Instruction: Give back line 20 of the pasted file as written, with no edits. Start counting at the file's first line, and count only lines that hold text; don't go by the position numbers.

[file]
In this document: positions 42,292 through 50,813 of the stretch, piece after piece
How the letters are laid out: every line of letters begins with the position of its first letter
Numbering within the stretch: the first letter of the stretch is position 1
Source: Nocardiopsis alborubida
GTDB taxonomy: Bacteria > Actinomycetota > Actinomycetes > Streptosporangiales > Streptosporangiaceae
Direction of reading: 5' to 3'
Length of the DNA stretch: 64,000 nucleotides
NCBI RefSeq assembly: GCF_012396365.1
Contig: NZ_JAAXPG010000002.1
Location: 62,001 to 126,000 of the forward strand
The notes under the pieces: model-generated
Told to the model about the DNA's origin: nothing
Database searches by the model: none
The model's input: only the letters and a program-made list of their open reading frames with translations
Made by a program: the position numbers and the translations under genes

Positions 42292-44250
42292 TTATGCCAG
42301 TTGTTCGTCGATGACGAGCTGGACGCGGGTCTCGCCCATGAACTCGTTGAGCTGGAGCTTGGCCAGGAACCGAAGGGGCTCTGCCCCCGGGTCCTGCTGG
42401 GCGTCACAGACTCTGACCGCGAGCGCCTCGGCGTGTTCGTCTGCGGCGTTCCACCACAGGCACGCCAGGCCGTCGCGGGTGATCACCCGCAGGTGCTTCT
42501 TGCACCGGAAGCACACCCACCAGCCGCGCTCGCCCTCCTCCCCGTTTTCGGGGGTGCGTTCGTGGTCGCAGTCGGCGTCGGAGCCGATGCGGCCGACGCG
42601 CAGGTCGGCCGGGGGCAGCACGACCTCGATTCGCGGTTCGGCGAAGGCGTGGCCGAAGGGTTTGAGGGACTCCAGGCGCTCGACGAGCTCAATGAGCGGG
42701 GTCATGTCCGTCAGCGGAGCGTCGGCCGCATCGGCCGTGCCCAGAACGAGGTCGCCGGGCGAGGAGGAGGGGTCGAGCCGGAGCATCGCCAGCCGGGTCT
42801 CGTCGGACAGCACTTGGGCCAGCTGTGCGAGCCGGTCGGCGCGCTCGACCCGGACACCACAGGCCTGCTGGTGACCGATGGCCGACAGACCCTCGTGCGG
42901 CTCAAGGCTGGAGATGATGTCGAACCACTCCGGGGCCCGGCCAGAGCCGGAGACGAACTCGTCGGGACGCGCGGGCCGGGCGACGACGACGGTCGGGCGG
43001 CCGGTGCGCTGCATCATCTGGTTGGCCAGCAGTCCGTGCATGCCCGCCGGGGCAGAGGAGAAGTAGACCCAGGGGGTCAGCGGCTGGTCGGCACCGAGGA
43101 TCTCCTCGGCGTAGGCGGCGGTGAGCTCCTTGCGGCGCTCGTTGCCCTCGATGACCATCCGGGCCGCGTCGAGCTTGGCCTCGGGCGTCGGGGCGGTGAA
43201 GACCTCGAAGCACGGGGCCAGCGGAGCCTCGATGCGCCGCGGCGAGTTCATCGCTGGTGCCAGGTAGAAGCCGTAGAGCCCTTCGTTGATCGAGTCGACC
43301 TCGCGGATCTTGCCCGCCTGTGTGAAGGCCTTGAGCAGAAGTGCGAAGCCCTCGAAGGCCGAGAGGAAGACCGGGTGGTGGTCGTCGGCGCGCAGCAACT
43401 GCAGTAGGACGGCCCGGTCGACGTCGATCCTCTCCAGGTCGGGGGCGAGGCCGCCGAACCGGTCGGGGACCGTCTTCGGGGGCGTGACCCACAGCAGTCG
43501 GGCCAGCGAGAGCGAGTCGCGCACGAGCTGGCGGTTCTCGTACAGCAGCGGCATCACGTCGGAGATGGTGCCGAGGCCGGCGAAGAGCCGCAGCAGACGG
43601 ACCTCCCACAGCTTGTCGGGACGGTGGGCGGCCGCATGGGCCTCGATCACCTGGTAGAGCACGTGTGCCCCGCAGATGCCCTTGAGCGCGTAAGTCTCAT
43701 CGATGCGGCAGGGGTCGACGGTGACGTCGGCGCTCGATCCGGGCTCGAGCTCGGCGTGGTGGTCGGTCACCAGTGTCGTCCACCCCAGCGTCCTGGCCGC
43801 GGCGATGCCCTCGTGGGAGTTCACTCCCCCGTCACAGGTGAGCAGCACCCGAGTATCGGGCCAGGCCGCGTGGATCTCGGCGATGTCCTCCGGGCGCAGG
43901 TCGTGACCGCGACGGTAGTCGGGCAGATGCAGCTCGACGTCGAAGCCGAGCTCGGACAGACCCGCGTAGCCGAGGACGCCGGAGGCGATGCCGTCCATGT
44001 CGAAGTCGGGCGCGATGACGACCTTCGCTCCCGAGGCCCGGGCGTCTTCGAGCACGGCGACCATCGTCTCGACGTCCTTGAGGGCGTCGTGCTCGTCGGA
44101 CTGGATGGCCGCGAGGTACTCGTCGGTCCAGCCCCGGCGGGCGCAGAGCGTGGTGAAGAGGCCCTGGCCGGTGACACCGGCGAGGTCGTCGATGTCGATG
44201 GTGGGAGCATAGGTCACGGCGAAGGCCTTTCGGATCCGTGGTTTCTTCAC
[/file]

42501 TGCACCGGAAGCACACCCACCAGCCGCGCTCGCCCTCCTCCCCGTTTTCGGGGGTGCGTTCGTGGTCGCAGTCGGCGTCGGAGCCGATGCGGCCGACGCG